Prolonged Antibiotic Treatment For Lyme Disease Can Be Harmful, Infectious Disease Experts Say

Prolonged Antibiotic Treatment For Lyme Disease Can Be Harmful, Infectious Disease Experts Say
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Antibiotic treatments are quite standard for Lyme disease, but experts warn us that a prolonged antibiotic treatment could be in fact dangerous. There would be no benefits, and it would be worse than a placebo.

Accordingly, experts recommend other approaches to deal with the Lyme disease.

Prolonged Antibiotic Treatment For Lyme Disease Can Be Harmful

The Association of Medical Microbiology and Infectious Disease Canada released a paper in which they explain the harmful effects of long-term antibiotic treatment. There can be adverse health outcomes such as allergic reactions and various infections.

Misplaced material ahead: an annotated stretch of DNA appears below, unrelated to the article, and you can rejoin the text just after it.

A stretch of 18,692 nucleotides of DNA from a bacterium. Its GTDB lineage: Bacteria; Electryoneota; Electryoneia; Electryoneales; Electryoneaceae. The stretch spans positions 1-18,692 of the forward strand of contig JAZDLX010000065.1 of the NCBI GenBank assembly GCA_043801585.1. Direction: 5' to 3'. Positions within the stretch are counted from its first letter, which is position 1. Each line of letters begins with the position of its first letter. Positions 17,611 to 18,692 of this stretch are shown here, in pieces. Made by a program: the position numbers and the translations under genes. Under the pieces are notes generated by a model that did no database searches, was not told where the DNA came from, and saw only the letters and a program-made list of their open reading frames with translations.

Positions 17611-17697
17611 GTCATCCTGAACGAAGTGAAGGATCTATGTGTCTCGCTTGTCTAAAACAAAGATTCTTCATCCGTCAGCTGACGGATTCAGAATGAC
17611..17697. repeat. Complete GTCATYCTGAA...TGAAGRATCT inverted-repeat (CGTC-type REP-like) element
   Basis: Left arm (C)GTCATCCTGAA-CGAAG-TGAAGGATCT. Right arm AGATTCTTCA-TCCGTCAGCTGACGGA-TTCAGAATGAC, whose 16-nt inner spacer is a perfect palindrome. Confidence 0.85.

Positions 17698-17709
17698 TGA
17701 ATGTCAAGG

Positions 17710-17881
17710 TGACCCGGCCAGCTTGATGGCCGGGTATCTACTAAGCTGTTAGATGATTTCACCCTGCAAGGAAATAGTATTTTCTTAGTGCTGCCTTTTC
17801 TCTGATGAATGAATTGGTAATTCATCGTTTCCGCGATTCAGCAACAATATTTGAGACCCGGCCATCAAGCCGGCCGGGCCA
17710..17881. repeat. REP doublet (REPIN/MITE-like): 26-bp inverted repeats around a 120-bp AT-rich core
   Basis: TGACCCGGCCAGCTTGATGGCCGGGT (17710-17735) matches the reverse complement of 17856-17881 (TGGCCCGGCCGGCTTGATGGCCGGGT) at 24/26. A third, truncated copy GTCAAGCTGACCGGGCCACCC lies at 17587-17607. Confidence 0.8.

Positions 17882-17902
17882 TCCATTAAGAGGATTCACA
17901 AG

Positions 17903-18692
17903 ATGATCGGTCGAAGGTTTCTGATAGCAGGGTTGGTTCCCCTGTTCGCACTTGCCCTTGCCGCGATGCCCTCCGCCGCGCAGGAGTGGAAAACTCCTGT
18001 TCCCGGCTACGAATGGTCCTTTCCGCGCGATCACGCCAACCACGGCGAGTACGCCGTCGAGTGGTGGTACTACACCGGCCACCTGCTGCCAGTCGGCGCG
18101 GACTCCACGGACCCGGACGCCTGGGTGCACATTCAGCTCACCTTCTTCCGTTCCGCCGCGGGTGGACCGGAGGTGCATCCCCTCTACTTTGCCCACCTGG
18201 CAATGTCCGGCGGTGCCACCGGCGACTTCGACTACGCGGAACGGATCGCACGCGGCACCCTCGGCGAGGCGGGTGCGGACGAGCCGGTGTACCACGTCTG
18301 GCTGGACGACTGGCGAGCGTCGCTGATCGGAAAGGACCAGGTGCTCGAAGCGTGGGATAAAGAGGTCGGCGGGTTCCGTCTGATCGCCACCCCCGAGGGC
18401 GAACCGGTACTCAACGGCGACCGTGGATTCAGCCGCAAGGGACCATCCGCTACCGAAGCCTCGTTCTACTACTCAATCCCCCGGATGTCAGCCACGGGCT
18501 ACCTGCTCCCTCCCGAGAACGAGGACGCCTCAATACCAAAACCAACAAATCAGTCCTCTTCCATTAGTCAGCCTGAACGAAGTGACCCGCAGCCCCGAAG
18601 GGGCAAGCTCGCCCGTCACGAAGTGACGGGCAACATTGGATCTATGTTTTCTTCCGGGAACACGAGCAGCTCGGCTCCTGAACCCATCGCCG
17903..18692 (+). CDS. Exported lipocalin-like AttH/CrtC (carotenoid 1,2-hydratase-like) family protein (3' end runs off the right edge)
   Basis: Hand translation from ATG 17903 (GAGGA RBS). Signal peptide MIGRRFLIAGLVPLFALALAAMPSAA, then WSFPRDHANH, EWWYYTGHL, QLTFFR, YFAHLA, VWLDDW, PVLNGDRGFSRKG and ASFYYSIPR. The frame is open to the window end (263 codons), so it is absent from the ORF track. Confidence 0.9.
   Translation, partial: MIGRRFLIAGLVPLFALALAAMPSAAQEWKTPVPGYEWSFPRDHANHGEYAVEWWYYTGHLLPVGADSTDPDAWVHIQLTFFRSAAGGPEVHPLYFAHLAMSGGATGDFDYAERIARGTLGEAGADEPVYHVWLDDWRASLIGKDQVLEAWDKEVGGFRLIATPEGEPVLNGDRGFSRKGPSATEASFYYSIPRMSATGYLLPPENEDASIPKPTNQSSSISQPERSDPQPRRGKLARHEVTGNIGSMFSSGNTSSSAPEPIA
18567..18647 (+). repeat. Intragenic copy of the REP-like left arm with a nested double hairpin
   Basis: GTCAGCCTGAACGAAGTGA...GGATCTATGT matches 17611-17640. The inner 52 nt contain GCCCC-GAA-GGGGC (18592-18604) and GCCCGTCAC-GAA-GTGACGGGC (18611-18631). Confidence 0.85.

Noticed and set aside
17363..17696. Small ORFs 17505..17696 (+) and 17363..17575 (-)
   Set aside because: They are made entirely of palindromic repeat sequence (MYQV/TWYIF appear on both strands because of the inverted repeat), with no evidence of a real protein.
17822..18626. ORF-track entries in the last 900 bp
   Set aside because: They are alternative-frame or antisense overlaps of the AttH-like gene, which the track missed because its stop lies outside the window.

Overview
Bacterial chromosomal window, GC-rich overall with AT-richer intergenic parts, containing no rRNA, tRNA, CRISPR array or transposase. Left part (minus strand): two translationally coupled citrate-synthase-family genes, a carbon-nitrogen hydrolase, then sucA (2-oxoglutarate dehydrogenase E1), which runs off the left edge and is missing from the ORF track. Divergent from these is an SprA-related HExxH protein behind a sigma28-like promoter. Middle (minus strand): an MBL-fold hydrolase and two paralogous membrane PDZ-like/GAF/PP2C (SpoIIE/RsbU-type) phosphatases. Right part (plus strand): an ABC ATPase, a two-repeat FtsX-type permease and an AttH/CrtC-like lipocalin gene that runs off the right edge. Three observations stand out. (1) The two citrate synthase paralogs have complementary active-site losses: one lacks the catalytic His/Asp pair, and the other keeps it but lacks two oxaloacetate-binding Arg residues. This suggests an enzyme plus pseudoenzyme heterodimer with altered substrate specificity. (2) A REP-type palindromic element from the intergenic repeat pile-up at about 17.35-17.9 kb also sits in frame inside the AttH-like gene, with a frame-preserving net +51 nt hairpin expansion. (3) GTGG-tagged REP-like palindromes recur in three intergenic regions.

“Patients are suffering from very real and sometimes debilitating symptoms,” said. Dr. Todd Hatchette, the president of AMMI Canada, in a news release. “Unfortunately, there has been a lot of misinformation about Lyme disease.”

The Lyme Disease

It is not simple to diagnose Lyme disease, and it is even more difficult to treat it, so this is not good news. The symptoms of the disease are very common, which makes it very hard to identify it. Some of the symptoms include joint aches, rashes, headache, muscle aches, fever, and fatigue. These symptoms can occur between three to thirty days after someone was infected.

Animals or insects can carry the Borrelia burgdorferi bacterium, and most of the time the bacterium is transmitted by ticks. The Lyme disease seems to be expanding to new regions, and it affects humans at higher rates.

Ticks are found in Canada all around the year, and they are most active in the spring and summer. The reason why ticks are more common nowadays is that global warming leads to higher temperatures. The Public Health Agency of Canada revealed that in Canada, cases of Lyme disease have increased by 13 percent from 2009 to 2018, and most of them took place in Nova Scotia, Ontario or Quebec.


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